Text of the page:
Guest essay by Christopher Monckton of Brenchley
Environmental Research Letters ought to have known better than to publish the latest anti-scientific propaganda paper by John Cook of the dubiously-named Skeptical Science website. Here are just a few of the solecisms that should have led any competent editor or reviewer to reject the paper:
- It did not discuss, still less refute, the principle that the scientific method is not in any way informed by argument from consensus, which thinkers from Aristotle via Alhazen to Huxley and Popper have rejected as logically fallacious.
- Its definition of the “consensus” it claimed to have found was imprecise: that “human activity is very likely causing most of the current anthropogenic global warming”.
- It did not put a quantitative value on the term “very likely”, and it did not define what it meant by “current” warming. There has been none for at least 18 years.
- It cited as authoritative the unscientifically-sampled surveys of “consensus” by Doran & Zimmerman (2009) and Anderegg et al. (2010).
- It inaccurately represented the views of scientists whose abstracts it analysed.
- It disregarded two-thirds of the 12,000 abstracts it examined, on the unscientific ground that those abstracts had expressed no opinion on Man’s climatic influence.
- It declared that the one-third of all papers alleged to have endorsed the “consensus” really amounted to 97% of the sample, not 33%.
- It suggested that the “consensus” that most recent warming is manmade is equivalent to the distinct and far less widely-supported notion that urgent action to prevent future warming is essential to avert catastrophe. Obama fell for this, twittering that 97% found global warming not only real and manmade but also dangerous.
Yet the most remarkable conclusion to be drawn from Cook’s strange paper is that the “consensus” – far from growing – is actually collapsing.
A little history.
It was Naomi Oreskes, a “historian” of “science”, who started the “consensus” hare running in the literature in 2004 with a non-peer-reviewed essay in Science alleging that not one of 928 abstracts she had reviewed had disagreed with the “consensus” that “most of the observed warming over the last 50 years is likely to have been due to the increase in greenhouse gas concentrations”.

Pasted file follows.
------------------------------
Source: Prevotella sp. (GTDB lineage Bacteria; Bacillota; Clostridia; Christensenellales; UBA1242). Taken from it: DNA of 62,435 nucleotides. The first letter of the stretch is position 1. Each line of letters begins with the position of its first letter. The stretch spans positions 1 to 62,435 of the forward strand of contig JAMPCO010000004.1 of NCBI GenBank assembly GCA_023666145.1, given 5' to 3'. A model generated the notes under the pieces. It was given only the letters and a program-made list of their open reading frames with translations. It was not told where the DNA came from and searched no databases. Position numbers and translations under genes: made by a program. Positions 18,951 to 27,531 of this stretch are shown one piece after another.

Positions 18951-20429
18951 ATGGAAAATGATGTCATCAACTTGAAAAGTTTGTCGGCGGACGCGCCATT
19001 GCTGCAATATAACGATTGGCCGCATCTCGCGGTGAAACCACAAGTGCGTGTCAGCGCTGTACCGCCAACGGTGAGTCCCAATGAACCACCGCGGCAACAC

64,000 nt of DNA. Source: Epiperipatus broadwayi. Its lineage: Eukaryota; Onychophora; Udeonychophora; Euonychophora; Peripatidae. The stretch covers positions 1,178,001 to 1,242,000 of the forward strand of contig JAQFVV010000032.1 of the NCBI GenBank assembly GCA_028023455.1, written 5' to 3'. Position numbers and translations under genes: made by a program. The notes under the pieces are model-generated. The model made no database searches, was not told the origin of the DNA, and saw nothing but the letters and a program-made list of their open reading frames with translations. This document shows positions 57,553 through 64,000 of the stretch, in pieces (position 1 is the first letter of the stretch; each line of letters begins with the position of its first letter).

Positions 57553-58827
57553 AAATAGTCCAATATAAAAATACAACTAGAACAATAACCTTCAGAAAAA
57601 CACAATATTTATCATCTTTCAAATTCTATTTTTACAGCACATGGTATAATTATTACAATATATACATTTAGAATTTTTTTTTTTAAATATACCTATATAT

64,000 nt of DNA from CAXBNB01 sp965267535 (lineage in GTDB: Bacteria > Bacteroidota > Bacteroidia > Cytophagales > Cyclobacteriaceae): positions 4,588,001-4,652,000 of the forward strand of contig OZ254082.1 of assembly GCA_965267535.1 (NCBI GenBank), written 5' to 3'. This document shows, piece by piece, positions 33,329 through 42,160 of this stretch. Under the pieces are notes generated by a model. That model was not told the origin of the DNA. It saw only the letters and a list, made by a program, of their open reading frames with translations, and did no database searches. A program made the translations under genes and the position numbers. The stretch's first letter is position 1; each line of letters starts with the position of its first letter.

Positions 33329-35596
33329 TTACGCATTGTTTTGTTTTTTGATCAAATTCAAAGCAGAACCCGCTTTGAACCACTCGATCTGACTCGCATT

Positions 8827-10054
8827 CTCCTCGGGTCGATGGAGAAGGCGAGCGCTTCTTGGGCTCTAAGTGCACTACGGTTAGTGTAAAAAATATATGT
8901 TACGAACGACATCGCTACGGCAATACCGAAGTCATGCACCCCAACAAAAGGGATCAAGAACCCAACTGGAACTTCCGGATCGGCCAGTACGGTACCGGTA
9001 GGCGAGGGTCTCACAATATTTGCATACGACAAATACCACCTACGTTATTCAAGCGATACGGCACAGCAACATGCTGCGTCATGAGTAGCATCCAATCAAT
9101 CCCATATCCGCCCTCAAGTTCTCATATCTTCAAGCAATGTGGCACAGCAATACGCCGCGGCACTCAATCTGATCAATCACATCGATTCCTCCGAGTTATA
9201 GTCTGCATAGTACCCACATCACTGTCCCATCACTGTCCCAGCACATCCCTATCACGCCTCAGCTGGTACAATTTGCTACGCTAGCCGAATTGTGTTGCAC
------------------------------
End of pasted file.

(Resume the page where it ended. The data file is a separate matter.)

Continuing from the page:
Oreskes’ definition of “consensus”, though less imprecise than Cook’s, falls well short of stating that manmade warming may prove catastrophic.
The conclusion of Oreskes’ essay was that three-quarters of the abstracts she reviewed endorse the “consensus” either explicitly or, by evaluating impacts or proposing mitigation, implicitly. A quarter took no view. None, she said, disagreed with the consensus position.
Schulte (2008) reviewed 539 papers in the three years following the period studied by Oreskes, using the same search term (“global climate change”) and the same definition of consensus. He found that “the proportion of papers that now explicitly or implicitly endorse the consensus has fallen from 75% to 45%.”
Only 2% of the papers reviewed “offer new field data or observations directly relevant to the question whether anthropogenic warming has prevailed over natural variability in the past half-century”.
Just one paper mentioned the possibility of catastrophic climate change, but without providing any evidence for catastrophe. No papers provided any quantitative evidence whatsoever for the consensus as defined, still less for catastrophe.
Schulte concluded: “There appears to be little basis in the peer-reviewed literature for the degree of alarm on the issue of man-made climate change which is being expressed in the media and by politicians.”
On no basis, Oreskes later asserted that Schulte had “misrepresented” her results. In fact he had reported them straightforwardly and had simply carried her method forward for a further three years.
Finally, Cook alleged that a third of the papers he had reviewed explicitly or implicitly endorsed the “consensus”. However, several of the scientists whom he said had endorsed the “consensus” say they had done no such thing.
Even if he had assessed the abstracts fairly, the 33% endorsement of the “consensus” that he reported is significantly less than the 45% endorsement that Schulte reported, and less again than the 75% “consensus” reported by Oreskes:
The “consensus” is indeed collapsing.
One might examine Cook’s 12,000 abstracts to discover how many (or, rather, how very few) explicitly or implicitly endorse the notion that catastrophe will follow if CO2 emissions continue to grow.
However, any such survey would be of no more scientific value than that of Cook. As the planet continues to fail to warm at anything like the rate that the usual suspects have so confidently but unwisely over-predicted, it will eventually become apparent to all that science was not, is not, and will never be done by mere headcount.
Anderegg, W.R.L., J.W. Prall J. Harold, and S.H. Schneider, 2010, Expert credibility in climate change, Proc. Nat. Acad. Sci. USA 107: 12107-9.
Cook, J., D. Nuccitelli, S.A. Green, M. Richardson, B. Winkler, R. Painting, R. Way, P. Jacobs, and A. Skuce, 2013, Quantifying the consensus on anthropogenic global warming in the scientific literature, Environ. Res. Lett. 8: 024024 (7 pp), doi:0.1088/1748-9326/8/2/024024.
Doran, P., and M. Zimmerman, 2009, Examining the scientific consensus on climate change, EOS Trans. Am. Geophys. Union 99: 22-23.
Oreskes, N., 2004, The scientific consensus on climate change, Science 306: 1686.
Schulte, K.-M., 2008, Scientific consensus on climate change?, Energy & Environment 19:2, 281-286, doi:10/1060/095830508783900744.